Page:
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Date:   Fri, 10 Jul 2020 13:32:43 -0700
From:   Jacob Keller <jacob.e.keller@...el.com>
To:     Jakub Kicinski <kubakici@...pl>
Cc:     netdev@...r.kernel.org, Jiri Pirko <jiri@...nulli.us>,
        Jesse Brandeburg <jesse.brandeburg@...el.com>,
        Tom Herbert <tom@...bertland.com>
Subject: Re: [RFC PATCH net-next 6/6] ice: implement devlink parameters to
 control flash update



On 7/10/2020 1:25 PM, Jakub Kicinski wrote:
> On Fri, 10 Jul 2020 10:32:24 -0700 Jacob Keller wrote:
>> On 7/9/2020 5:19 PM, Jakub Kicinski wrote:
>>> On Thu,  9 Jul 2020 14:26:52 -0700 Jacob Keller wrote:  
>>>> The flash update for the ice hardware currently supports a single fixed
>>>> configuration:
>>>>
>>>> * Firmware is always asked to preserve all changeable fields
>>>> * The driver never allows downgrades
>>>> * The driver will not allow canceling a previous update that never
>>>>   completed (for example because an EMP reset never occurred)
>>>> * The driver does not attempt to trigger an EMP reset immediately.
>>>>
>>>> This default mode of operation is reasonable. However, it is often
>>>> useful to allow system administrators more control over the update
>>>> process. To enable this, implement devlink parameters that allow the
>>>> system administrator to specify the desired behaviors:
>>>>
>>>> * 'reset_after_flash_update'
>>>>   If enabled, the driver will request that the firmware immediately
>>>>   trigger an EMP reset when completing the device update. This will
>>>>   result in the device switching active banks immediately and
>>>>   re-initializing with the new firmware.  
>>>
>>> This should probably be handled through a reset API like what
>>> Vasundhara is already working on.
>>
>> Sure. I hadn't seen that work but I'll go take a look.
>>
>>>> * 'allow_downgrade_on_flash_update'
>>>>   If enabled, the driver will attempt to update device flash even when
>>>>   firmware indicates that such an update would be a downgrade.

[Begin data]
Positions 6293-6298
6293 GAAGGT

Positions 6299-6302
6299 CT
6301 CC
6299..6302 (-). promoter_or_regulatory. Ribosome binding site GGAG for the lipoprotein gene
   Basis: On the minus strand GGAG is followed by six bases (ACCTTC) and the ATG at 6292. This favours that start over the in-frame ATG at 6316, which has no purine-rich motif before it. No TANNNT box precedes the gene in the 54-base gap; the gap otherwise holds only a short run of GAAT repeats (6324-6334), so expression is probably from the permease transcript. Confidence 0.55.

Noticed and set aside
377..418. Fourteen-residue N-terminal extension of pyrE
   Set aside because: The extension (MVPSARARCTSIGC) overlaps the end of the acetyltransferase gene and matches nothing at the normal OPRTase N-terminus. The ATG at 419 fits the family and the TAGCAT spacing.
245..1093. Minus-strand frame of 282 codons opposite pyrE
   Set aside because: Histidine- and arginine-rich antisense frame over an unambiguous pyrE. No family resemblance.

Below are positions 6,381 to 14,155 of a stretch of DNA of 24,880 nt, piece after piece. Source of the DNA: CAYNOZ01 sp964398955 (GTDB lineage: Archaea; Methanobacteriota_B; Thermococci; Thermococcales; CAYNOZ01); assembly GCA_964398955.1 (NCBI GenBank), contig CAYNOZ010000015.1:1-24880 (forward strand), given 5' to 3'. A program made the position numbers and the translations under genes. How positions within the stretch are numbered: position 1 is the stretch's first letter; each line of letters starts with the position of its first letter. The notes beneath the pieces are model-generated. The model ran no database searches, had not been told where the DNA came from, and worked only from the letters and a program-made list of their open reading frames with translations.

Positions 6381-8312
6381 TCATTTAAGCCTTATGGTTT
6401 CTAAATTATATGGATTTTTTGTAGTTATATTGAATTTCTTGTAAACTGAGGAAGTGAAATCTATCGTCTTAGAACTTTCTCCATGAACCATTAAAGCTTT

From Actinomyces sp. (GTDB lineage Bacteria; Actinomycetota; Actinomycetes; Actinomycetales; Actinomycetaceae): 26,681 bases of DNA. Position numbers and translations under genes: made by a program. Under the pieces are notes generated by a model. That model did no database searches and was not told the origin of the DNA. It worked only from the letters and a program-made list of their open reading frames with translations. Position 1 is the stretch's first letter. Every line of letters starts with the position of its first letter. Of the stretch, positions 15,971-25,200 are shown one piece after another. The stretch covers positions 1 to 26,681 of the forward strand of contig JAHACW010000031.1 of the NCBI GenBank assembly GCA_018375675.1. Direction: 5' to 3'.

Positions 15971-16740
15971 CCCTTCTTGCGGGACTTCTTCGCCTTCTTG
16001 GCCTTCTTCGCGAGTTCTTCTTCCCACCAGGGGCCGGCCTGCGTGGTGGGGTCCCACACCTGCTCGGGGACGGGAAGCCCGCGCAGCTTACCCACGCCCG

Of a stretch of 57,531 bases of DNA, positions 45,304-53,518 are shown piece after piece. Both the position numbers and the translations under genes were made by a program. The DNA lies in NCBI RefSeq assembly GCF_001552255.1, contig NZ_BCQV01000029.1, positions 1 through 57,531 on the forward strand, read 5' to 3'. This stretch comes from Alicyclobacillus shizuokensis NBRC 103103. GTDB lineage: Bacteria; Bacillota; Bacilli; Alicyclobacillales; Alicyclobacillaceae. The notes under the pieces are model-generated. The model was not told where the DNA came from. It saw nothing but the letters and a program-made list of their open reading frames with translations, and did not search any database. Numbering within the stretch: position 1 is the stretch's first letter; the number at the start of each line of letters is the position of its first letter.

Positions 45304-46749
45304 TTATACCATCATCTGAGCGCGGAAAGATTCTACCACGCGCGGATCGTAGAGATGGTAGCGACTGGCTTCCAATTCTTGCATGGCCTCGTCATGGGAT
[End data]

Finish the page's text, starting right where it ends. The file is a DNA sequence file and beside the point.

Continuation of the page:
>>
>> There is also some trickiness here, because what this parameter does is
>> cause the driver to ignore the firmware version check. I suppose we
>> could just change the default behavior to ignoring that and assume user
>> space will check itself?
> 
> Seems only appropriate to me.
> 
> I assume this is a safety check because downgrades are sometimes
> impossible without factory reset (new FW version makes incompatible
> changes to the NVM params or such)? FWIW that's a terrible user
> experience, best avoided and handled as a exceptional circumstance
> which it should be.
> 
> The defaults should be any FW version can be installed after any FW
> version. Including downgrades, skipping versions etc.
> 
>>>> * 'ignore_pending_flash_update'
>>>>   If enabled, the device driver will cancel a previous pending update.
>>>>   A pending update is one where the steps to write the update to the NVM
>>>>   bank has finished, but the device never reset, as the system had not
>>>>   yet been rebooted.  
>>>
>>> These can be implemented in user space based on the values of running
>>> and stored versions from devlink info.  
>>
>> So, there's some trickiness here. We actually have to perform some steps
>> to cancel an update. Perhaps we should introduce a new option to request
>> that a previous update be cancelled? If we don't tell the firmware to
>> cancel the update, then future update requests will simply fail with